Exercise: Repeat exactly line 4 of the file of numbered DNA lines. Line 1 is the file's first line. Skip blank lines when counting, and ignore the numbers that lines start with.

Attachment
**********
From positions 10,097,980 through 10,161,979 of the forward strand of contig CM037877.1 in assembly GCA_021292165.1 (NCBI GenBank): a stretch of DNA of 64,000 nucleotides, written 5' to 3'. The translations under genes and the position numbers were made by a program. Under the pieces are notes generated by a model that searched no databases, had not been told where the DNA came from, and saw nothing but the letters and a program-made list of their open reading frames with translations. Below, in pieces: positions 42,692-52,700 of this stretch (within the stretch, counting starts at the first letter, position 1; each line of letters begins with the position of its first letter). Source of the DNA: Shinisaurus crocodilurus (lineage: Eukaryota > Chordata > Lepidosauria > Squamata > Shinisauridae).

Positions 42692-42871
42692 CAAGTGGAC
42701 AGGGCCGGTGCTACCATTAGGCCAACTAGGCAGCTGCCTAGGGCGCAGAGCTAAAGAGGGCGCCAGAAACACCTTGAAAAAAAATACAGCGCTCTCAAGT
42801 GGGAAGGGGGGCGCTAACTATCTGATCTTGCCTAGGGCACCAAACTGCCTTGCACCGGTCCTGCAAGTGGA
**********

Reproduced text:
42701 AGGGCCGGTGCTACCATTAGGCCAACTAGGCAGCTGCCTAGGGCGCAGAGCTAAAGAGGGCGCCAGAAACACCTTGAAAAAAAATACAGCGCTCTCAAGT